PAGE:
Israel parliament pushes for school trips to al-Aqsa to learn about Jewish heritage
Israel's parliament, the Knesset, has issued a recommendation to the education ministry this week to include teachings about the Jewish history of al-Aqsa Mosque compound, and to include field trips to the site in occupied East Jerusalem's Old City in school curricula.
The Old City of Jerusalem and the al-Aqsa compound - known in Judaism as the Temple Mount - remain the most sensitive components of the Israeli-Palestinian conflict. Al-Aqsa is one of Islam's most revered sites and is also the holiest site in Judaism, where Jews believe the first and second Jewish temples once stood.
The Knesset's education committee stated that "the subject matter is not being taught correctly [in Jewish-Israeli schools] and it should be included in the matriculation curriculum," according to Tel Aviv-based newspaper Yisrael Hayom.
According to the Knesset recommendation, Israeli school children will have to take a history course on the site where the Second Temple stood during the Hellenistic period, and be quizzed on the topic and encouraged to go on field trips to the site.
Israeli police said that there were "no legal obstacles" to organising field trips at al-Aqsa - but that security guards accompanying the students were not allowed to carry firearms when entering the site.
The history of East Jerusalem's Old City and al-Aqsa compound is optional in the Israeli curriculum, generally studied as part of geography, history, or Jewish religion classes. The new directive would make it compulsory.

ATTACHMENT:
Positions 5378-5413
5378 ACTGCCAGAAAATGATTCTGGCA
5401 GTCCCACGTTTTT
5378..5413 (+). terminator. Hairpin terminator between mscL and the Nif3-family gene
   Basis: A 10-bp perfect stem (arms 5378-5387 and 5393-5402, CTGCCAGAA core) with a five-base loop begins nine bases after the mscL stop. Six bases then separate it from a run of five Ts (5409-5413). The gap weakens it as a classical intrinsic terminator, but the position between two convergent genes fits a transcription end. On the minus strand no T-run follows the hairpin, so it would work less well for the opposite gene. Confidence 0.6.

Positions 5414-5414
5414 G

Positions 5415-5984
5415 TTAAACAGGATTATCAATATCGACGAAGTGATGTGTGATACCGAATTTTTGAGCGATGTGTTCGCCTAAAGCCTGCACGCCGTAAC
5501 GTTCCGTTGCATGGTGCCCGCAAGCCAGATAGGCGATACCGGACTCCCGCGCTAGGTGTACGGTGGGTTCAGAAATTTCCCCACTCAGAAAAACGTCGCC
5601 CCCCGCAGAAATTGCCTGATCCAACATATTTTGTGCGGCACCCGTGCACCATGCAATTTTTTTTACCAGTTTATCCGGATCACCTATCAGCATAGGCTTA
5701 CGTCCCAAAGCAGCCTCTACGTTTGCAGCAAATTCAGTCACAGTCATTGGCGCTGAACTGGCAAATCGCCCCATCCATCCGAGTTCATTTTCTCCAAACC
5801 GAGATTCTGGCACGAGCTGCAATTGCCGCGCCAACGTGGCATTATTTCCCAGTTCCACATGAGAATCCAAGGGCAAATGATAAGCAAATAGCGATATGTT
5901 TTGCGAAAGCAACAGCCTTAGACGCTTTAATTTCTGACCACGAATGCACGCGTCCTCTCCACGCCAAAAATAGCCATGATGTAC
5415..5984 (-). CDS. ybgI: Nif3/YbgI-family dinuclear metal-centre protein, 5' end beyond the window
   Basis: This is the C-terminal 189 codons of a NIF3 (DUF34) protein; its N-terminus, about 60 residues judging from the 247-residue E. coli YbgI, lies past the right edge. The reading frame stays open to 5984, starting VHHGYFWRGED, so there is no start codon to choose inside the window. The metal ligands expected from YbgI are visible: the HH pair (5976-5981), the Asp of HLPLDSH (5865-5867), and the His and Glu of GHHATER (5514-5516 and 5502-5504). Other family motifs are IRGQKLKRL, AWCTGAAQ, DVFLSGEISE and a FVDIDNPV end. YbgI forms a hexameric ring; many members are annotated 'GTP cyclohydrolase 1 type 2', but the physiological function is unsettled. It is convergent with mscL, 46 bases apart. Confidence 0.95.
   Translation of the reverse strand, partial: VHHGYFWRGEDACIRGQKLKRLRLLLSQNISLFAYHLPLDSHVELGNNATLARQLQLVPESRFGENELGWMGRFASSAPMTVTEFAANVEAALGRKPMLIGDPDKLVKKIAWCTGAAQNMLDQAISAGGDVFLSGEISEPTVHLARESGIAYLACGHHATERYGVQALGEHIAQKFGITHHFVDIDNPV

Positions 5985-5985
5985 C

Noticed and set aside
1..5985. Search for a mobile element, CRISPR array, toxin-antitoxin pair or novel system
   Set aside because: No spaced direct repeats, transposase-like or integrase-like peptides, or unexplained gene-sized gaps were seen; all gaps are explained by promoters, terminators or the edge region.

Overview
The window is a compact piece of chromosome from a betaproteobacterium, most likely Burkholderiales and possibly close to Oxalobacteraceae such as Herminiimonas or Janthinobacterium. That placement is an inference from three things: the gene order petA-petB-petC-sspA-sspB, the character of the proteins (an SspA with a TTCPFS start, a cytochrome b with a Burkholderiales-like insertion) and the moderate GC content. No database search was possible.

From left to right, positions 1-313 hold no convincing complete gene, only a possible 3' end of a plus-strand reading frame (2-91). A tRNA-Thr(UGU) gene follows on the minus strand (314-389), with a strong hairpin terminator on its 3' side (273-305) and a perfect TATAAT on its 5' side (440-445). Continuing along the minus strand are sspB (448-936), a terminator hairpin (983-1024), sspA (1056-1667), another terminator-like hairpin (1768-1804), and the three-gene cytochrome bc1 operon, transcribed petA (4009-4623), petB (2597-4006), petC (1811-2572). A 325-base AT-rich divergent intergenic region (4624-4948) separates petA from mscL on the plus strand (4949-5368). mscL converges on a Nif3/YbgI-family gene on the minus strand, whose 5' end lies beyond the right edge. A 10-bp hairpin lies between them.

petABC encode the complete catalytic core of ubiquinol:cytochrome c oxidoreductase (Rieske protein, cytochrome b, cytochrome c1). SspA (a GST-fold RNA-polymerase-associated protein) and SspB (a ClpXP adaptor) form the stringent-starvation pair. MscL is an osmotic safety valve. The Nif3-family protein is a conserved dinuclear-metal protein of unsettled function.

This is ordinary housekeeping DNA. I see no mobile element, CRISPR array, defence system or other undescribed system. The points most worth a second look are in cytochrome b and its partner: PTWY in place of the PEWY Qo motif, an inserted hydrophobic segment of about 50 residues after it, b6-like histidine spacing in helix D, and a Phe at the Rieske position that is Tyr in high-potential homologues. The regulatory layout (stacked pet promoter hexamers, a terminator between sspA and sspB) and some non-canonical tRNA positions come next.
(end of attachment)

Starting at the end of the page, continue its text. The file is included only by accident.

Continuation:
The new recommendation was initiated by a member of the right-wing party, New Hope, and Beyadenu, an organisation that calls for increased Jewish presence at al-Aqsa, the destruction of the Dome of the Rock mosque and the construction of the Third Jewish Temple in its place.
A report on how to proceed with the new recommendation will be produced within eight weeks by the education ministry, and another report by the Ministry of Public Security will be forthcoming on the arrangement of field trips.
In October, an Israeli court ruled that Jewish prayer at al-Aqsa Mosque "could not be considered a criminal act" if it was kept silent, as it would not break police instructions - despite breaching the terms of an agreement with Jordan, the custodian of Muslim holy sites in East Jerusalem.
A growing far-right Jewish movement has been calling for Israel to take full control of al-Aqsa, arguing that it should be an exclusively Jewish holy site.
Far-right activists have repeatedly stormed the complex, prompting fears the Israeli government would strengthen its control over the third-holiest site in Islam.